What university students need to know about the second Toronto lockdown
A woman walks past the Toronto sign in Nathan Phillips Square in Toronto, Ontario on Nov. 23, 2020, the first day of a new lockdown in the city. Source: Geoff Robins/AFP

The second Toronto lockdown is in effect for 28 days beginning Nov. 23, 2020, which sees the regions of Toronto and Peel move into the grey level of the colour-coded COVID-19 framework. Throughout this period, you are advised to stay at home except for essential reasons. This includes shopping for groceries and necessities; going to work, school, or daycare; attending healthcare appointments or picking up prescriptions, as well as exercising.

While the first lockdown in April was focused on eldercare communities, this Toronto lockdown will aim to curb the spread of COVID-19 among “marginalised populations who have seen a much more extensive virus spread than other parts of the population,” as Toronto Mayor John Tory told CNN. The first lockdown successfully lowered cases, but the mayor says that gatherings of young people and a general complacency on health and safety protocols have led to an increase in cases since then. So if you’re a student in Toronto, here’s what you should remember throughout these two weeks.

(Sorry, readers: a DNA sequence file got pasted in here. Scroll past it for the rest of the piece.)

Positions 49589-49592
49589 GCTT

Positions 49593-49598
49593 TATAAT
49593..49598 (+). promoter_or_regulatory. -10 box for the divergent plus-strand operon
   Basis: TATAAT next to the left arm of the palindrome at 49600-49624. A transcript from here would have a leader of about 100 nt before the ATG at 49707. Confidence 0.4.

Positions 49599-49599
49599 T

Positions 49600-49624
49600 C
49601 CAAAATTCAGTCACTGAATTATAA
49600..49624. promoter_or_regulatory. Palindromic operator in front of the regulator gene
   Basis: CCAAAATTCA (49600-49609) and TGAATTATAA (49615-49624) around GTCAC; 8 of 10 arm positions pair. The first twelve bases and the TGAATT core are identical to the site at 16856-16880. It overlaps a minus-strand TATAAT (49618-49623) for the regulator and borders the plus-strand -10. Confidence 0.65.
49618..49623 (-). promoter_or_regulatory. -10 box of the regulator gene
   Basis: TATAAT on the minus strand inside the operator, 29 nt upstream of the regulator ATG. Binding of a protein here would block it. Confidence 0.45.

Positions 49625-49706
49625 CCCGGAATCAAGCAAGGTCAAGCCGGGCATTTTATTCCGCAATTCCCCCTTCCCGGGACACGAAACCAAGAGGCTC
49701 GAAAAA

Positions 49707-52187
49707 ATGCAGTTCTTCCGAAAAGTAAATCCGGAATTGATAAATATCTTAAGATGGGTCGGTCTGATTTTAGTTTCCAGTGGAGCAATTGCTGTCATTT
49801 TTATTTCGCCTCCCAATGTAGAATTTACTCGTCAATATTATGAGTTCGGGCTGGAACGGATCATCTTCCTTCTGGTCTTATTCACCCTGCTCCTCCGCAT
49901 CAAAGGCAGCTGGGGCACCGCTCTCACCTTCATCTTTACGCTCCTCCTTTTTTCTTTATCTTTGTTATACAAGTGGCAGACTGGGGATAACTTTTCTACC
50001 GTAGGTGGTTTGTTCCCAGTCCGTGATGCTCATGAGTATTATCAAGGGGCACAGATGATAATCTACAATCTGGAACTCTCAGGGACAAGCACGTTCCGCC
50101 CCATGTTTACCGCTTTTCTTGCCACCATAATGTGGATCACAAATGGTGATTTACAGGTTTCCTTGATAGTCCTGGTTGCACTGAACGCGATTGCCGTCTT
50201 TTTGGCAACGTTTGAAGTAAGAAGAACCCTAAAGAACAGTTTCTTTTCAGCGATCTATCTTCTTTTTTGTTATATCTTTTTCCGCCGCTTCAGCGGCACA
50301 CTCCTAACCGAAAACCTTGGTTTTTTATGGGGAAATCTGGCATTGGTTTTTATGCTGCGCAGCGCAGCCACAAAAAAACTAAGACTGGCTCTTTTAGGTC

Toronto lockdown: What’s allowed, what’s not?

According to an official release, “When leaving for essential trips, residents must wear a mask when outside of their homes, especially in indoor settings and when physical distancing is difficult.” Anyone who does not abide by the lockdown rules could be fined up to 750 Canadian dollars.

As most students are already studying online, your university life may not be affected much by the new rules. However, bear in mind that no indoor gatherings are allowed, while outdoor gatherings are limited to 10 people. At the same time, you’re allowed to have close contact with one other household if you live alone.

Though restaurants will be open for takeaway and delivery, you’re no longer allowed to dine in. Stores that are permitted to open, such as grocery stores and pharmacies, may only operate at 50% capacity. Curbside-pickup is now the preferred way to shop for essential items. All other non-essential retail outlets should be closed, including salons and gyms.

Canada is taking the provincial lockdown route for the foreseeable future. Last week, Prime Minister Justin Trudeau denied that the entire country would enter lockdown. “I think we can work closely with the provinces to make sure we’re all doing the right thing without having to go heavy-handed from the federal government,” he said.

So if you’re in Toronto, limit your movements in the upcoming weeks, and postpone all long-distance travelling to be safe. International students may still enter Canada on commercial flights, as they should head directly to their quarantine location upon arrival.